John Calipari: Anthony Davis Could Be NBA’s Best Player in Five Years

by August 29, 2014

Kevin Durant has already told him that he’s next in line for the MVP award, and now John Calipari is putting a timetable on Anthony Davis’ ascension to the top of the NBA mountain.

While discussing two big men he coached at Kentucky who are now headliners for Team USA – Davis and DeMarcus Cousins – Calipari says it won’t take very long for AD to become the top dog in the L. Per USA Today:

… Calipari and USA assistant and Pelicans coach Monty Williams noted players often take major strides in the NBA season that follows their Team USA experience. That was the case with Rose in 2010, when he helped Team USA win the gold in Turkey and went on to win the 2010-11 NBA MVP Award. The same could be said for Davis, who played sparingly on the 2012 Olympic team that won gold in London and has quickly developed into one of the game’s elite players.


“Right now, you look at (Davis) and say, ‘Man, in five years, he could be the best player in the NBA,’ ” Calipari said. “And this USA Basketball stuff pushes that date sooner. Again, here’s what it does for him: how to work, new things to add to his game, and confidence like, ‘These are the best in the world, so I’m all right.’ “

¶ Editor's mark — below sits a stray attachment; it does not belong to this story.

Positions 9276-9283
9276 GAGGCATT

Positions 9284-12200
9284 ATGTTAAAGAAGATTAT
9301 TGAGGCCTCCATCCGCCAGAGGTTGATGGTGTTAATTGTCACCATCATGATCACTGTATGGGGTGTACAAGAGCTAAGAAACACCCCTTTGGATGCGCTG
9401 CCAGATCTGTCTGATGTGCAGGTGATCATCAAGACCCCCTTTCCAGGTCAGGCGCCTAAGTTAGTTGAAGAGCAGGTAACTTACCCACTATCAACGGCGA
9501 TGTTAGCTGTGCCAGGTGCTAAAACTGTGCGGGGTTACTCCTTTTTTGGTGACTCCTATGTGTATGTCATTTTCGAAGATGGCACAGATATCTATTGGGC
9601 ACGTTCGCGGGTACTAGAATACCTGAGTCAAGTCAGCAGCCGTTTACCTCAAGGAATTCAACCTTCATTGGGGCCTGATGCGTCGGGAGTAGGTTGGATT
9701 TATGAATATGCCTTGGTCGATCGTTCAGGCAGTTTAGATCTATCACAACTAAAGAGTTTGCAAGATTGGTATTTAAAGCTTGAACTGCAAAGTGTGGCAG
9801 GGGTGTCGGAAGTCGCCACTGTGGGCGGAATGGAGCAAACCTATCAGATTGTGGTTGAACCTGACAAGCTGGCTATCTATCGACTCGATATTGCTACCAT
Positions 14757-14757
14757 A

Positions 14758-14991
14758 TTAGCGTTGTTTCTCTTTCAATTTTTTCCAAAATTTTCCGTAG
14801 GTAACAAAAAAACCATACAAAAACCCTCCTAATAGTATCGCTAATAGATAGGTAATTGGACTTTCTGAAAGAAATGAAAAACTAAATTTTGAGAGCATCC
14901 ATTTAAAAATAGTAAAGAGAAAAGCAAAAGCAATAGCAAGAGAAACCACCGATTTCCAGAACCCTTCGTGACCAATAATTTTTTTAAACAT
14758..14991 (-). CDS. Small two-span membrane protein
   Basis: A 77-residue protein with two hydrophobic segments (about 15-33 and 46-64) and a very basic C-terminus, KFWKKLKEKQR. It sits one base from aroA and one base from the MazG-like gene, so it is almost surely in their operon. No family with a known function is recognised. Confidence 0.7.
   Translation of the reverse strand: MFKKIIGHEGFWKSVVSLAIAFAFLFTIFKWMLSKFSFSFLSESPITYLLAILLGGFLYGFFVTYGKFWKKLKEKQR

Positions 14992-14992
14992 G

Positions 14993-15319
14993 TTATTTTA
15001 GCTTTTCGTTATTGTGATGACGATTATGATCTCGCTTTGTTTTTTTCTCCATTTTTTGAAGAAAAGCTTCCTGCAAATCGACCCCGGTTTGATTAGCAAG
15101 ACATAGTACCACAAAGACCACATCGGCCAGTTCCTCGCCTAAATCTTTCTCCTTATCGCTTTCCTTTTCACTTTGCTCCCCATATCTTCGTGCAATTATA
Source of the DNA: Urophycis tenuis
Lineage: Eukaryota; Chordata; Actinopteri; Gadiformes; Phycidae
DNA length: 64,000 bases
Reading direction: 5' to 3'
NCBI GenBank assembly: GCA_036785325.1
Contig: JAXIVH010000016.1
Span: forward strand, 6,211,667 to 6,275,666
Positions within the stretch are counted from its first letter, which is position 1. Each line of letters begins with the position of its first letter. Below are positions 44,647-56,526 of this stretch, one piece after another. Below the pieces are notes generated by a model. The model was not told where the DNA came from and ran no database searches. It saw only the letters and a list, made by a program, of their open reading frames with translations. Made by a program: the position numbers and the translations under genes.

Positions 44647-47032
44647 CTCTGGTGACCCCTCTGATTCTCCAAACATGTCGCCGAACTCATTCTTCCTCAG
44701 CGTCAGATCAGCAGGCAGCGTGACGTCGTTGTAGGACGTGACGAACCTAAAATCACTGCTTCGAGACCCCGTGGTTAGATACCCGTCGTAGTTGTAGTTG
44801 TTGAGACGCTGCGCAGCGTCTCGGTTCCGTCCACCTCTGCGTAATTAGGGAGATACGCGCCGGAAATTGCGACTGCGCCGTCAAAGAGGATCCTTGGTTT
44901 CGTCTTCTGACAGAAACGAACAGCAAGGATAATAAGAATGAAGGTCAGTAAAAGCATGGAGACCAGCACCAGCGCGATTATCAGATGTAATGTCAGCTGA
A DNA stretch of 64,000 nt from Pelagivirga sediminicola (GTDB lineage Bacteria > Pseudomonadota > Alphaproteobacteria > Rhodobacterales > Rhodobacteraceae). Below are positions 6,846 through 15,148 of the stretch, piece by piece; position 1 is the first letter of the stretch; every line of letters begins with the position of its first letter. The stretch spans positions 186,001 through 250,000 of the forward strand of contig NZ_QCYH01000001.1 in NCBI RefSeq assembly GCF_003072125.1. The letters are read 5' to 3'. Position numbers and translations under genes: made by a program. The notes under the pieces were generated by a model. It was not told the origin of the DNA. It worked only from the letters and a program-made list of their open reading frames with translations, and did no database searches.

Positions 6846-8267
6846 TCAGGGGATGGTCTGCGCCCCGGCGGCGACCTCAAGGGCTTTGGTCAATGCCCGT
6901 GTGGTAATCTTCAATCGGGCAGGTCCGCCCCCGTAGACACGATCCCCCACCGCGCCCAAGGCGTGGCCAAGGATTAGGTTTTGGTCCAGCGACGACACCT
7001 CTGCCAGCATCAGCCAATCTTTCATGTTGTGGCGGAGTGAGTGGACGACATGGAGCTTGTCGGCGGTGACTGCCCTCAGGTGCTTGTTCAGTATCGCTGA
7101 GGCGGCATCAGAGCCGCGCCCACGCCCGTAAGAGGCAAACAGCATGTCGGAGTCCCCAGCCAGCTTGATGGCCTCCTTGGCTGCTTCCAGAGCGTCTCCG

“This thing that (USA Basketball managing director) Jerry Colangelo created, to bring like minds together, to be a part of that (is great),” Calipari said. “I saw what it did for Derrick Rose, I saw what it did for Anthony Davis and what I hope and believe will happen is that DeMarcus is going to be a 10-time All-Star from this. […] He’s going to be more mature. He’s going to understand what it means to serve and be a part of something that he has got to share. He’s going to have more of a desire to make that Olympic team in 2016, as is John Wall (who didn’t make the USA roster) and I’m hoping half of the (former Kentucky) guys we have in the league, 20-something, will have an opportunity to make that roster. It is about your country, but the other side of it is, ‘What do they take away from that?’ They take away what it means to be a pro.”